No brooder, this 'Hamlet' is angry, seeks justice

July 21, 1995|By Phil Greenfield | Phil Greenfield,Special to The Sun

It requires nearly as much guts as talent to take a solid whack at "Hamlet," and the folks at the Annapolis Company Theater in residence at St. John's College have pretty fair amounts of both.

Director Nathan Rosen has rejected the prevailing Freudian view that has Shakespeare's melancholy prince mulling over suicide, regicide and matricide as a result of an Oedipal crisis provoked by his mother's hasty marriage to Hamlet's uncle just after the death of his father.

Instead of a melancholy, moping Hamlet, Mr. Rosen and actor Aaron Finkelstein have given us a Hamlet full of the anger of a young theology student driven by an all-consuming desire to see earthly justice done in the here-and-now.

It's the intense conflict between judgment on Earth and God's ultimate judgment that's eating away at this incarnation of the Danish prince.

Director Rosen has framed this philosophical discussion in a setting that features a lights-up atmosphere, scenes that take place in aisles and on balconies, and close interaction between actors and audience.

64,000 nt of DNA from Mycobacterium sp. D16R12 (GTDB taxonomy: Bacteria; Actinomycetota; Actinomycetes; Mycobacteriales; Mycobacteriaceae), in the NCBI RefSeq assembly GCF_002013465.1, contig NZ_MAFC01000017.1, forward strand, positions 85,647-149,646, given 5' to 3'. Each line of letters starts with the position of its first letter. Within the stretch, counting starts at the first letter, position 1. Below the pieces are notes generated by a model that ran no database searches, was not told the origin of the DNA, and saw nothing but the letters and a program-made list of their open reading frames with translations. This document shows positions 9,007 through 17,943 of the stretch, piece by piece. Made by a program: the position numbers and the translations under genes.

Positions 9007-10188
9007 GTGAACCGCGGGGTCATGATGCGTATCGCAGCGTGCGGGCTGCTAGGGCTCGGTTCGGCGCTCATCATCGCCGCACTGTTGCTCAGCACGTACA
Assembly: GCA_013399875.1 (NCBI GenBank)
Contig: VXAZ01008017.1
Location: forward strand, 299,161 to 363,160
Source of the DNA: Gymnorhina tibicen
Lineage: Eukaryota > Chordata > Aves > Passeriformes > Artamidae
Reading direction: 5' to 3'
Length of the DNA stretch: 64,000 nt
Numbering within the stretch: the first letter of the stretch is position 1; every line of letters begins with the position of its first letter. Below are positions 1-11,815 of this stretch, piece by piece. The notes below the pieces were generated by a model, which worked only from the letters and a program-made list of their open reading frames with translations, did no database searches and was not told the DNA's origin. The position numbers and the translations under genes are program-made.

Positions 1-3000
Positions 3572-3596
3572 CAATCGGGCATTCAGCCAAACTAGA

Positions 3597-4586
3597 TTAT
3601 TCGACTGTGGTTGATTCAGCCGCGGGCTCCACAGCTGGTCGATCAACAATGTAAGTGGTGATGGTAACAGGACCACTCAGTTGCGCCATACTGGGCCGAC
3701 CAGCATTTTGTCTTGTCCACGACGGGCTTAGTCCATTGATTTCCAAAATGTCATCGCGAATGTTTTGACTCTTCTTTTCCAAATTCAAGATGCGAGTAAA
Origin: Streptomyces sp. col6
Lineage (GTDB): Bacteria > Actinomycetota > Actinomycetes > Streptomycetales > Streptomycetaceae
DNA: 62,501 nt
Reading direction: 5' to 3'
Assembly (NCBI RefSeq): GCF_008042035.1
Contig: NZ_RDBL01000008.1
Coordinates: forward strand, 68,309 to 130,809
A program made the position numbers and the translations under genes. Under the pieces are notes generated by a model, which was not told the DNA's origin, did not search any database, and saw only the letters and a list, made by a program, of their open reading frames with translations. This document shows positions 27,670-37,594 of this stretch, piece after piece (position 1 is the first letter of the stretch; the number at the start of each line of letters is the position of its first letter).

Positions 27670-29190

Dress is modern, and, aside from swords and poor Yorick's skull, don't get much in the way of scenery or props.

Does it work? Yes, with one notable exception. When Shakespearean poetry is presented as tautly paced conversation by amateur actors, it often fails to resonate in the ear. At St. John's, the opening scenes tend to rush by like the windows of a passing train.

Kristiana Knight is a wonderful Ophelia once she goes mad, but in her "lucid" Act I moments, I couldn't understand a word she was saying.

But save for excessive speed and a ghost less menacing than Casper, the acting was admirable indeed.

Aaron Finkelstein is absorbingly intense in the title role. Other standouts include Craig Bradshaw as a suitably smarmy Claudius, Sandra Gwynn as a regal Gertrude, John Michael MacDonald as a magnificent Laertes, Allison Prouty as a charming "First Player" and young George Bunker as a touchingly humane Horatio.

Special kudos go to the aforementioned Ms. Knight, once she loses her marbles, and to the hilarious Greg Coales, who brings many a yuk to Elsinore as the platitudinous Polonius.

But the real star of the show is the Bard, himself, who somehow kept gems cascading through these many speeches, soliloquies and chats with nary a pause. "Alas, poor Yorick." "To thine own self be true." "To be, or not to be." "What a piece of work is man!" "Brevity is the soul of wit."

Heck, it's worth seeing "Hamlet" once in a while just to remind ourselves of the source of the poetry that defines our humanity.

"Hamlet" will be performed at the Great Hall of St. John's Colleg in Annapolis Fridays and Saturdays at 8 p.m. and Sundays at 2 p.m. through July 30. Ticket information: 268- 2793.

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